Friday, April 22, 2011

Funeral Dirges from Ghana: Atenteben & Odurugya Flutes

Several posts back, I briefly mentioned a rendition of a traditional flute dirge played on the organ on a track from the African Brothers' album Tribute to D.K.  In light of that comment I thought that I would take some time here to discuss the genre of funeral dirges for flute.  Traditional flute music in Ghana is exceptionally beautiful, and dirges in particular are especially soulful and stirring.  I've selected three videos from youtube which feature different performances of flute dirges.  These performances occur in the context of funerals and mourning.

In the first two videos, dirges are played on the atenteben, a diatonic bamboo flute which was developed by composer/professor Dr. Ephraim Amu in the 1920/30s. The atenteben also appears in highlife music, from '70s bands Wulomei and Hedzoleh Soundz to modern groups like Hewale Sounds and the Pan-African Orchestra.

The third video features Nana Yaw Opoku Mensah, once a flautist in the court of the Asantehene, playing the traditional Akan odurugya flute.  In contrast to the atenteben, the odurugya is a notched flute with a deep bass tone, built from the inner cane of the bamboo stalk.  Like the Akan atumpan drums, flute dirges imitate the tonal contours of the Twi language.  In this way, flute dirges may be conceived of as a musical recitation of a spoken text.  Read more about the atenteben and odurugya in this short writing by Professor J.H. Kwabena Nketia  HERE.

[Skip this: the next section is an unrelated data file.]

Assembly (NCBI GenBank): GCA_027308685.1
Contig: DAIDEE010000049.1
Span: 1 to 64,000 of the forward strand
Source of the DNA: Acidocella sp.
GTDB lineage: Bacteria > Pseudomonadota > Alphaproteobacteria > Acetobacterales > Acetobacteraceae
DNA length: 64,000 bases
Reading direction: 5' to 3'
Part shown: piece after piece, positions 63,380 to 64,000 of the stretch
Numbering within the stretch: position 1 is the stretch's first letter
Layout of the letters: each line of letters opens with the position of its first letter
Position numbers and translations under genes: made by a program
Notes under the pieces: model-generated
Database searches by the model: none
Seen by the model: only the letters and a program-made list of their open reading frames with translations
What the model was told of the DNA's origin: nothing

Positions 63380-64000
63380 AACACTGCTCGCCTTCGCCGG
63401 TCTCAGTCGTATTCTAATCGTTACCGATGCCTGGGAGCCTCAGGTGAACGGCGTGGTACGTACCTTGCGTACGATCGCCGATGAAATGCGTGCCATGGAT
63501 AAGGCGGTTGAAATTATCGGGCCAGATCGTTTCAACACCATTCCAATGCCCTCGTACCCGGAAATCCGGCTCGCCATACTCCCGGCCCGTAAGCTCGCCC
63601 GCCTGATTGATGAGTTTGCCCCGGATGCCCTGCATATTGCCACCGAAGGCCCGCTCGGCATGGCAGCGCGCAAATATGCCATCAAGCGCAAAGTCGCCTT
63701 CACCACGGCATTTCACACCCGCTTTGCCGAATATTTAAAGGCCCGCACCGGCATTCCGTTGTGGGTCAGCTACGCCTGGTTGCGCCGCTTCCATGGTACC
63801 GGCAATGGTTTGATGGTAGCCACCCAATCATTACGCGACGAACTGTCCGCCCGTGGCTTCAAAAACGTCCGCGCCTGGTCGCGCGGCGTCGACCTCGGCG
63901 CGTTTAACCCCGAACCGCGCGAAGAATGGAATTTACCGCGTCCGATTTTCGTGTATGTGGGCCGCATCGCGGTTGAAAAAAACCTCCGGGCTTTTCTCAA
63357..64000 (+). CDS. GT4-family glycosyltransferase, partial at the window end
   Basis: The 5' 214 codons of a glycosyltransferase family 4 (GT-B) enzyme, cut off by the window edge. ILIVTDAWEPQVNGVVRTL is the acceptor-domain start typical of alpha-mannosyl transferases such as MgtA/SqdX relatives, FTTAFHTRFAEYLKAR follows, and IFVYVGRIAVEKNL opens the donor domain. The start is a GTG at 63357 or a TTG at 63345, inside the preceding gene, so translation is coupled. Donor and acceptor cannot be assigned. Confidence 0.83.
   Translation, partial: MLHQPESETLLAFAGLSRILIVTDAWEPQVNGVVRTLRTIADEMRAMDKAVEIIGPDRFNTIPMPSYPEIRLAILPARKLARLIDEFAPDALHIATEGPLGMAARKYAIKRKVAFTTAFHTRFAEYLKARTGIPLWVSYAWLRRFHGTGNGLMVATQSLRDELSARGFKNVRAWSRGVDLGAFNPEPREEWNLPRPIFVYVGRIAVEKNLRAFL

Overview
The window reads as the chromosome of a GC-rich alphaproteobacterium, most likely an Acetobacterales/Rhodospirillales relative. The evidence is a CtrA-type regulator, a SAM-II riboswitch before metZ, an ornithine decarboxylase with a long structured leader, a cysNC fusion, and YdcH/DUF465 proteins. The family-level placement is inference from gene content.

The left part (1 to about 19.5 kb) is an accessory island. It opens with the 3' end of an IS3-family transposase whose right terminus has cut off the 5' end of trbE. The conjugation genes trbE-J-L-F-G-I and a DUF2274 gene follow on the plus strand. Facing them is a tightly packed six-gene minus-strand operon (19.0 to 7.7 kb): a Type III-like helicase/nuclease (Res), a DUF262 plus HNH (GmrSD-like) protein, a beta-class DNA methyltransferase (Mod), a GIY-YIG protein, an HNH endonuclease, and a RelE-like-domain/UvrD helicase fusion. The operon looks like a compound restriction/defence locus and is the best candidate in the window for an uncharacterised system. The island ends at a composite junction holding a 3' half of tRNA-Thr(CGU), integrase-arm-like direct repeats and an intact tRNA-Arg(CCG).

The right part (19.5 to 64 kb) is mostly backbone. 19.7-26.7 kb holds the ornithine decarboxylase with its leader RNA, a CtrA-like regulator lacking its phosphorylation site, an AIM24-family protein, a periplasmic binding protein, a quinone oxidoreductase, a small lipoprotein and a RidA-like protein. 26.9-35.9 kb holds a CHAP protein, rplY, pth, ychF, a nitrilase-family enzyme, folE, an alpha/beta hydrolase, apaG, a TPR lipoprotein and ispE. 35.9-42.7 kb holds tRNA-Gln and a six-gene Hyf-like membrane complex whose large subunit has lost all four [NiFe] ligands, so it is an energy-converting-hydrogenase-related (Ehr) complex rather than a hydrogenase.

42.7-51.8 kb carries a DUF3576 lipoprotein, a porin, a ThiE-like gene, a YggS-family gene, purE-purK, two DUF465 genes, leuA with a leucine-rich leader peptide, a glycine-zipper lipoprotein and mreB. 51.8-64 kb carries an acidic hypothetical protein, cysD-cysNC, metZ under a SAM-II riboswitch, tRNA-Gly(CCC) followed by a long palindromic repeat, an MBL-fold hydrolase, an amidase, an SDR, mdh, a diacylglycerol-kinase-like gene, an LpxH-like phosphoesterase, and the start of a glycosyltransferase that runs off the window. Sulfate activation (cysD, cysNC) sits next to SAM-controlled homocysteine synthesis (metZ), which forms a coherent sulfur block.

"The flute is often used in songs of lamenting or grief. This piece is more of a recitation than a song, for the odurugya is a 'talking' instrument, which means that the Akan of antiquity developed a system of encoding their language into the range of sounds/tones the odurugya makes. One must be immeresed in the 'deep structures' of Akan society in order to learn the method of 'decoding' the flute language."

- kbee,

In conclusion, I offer a short recording of an odurugya dirge from Ephraim Amu's University of Ghana Chorus record.  Thank you to the individuals who posted these wonderful videos of traditional flute music from Ghana.

Flute Prelude - Dr. Ephraim Amu

Saturday, April 16, 2011

F. Kenya - The Power House (Essiebons, 1975)

The music of F. Kenya is (in my humble opinion) some of the most stunning Ghanaian highlife ever recorded, music with a unique sound characterized by deep Akan harmonies, sweet organs, and heartbreakingly beautiful vocals. The Power House, released on Essiebons in 1975, is Francis Kenya's first full length record. Like Kenya's other work, these songs are beautifully arranged, with rich musical textures that feature an interplay between interlocking guitar parts and organ lines. In addition, these songs are unique in that they are sung in Nzema (Kenya's own language) rather than the dominant Asante Twi (generally the language of highlife). The Nzema are an Akan ethnic group found on both sides of the Southern Ghana/Côte d'Ivoire border.  As in the context of other African countries, boundaries imposed by European colonizers frequently divided ethnically similar groups across arbitrary national borders.

F. Kenya - Mmamya Bie Mmamma

Below is a brief biography of F. Kenya from the back of this album:

Prof. John Collins of the University of Ghana, Legon shared a close relationship with F. Kenya, living in his home during the 1970s and travelling with Kenya's concert party troupe for some time. In addition, Collins recorded F. Kenya & his band at his Bokoor Studio.  Seven of these tracks may be found on the great compilations The Guitar and the Gun and Electric Highlife.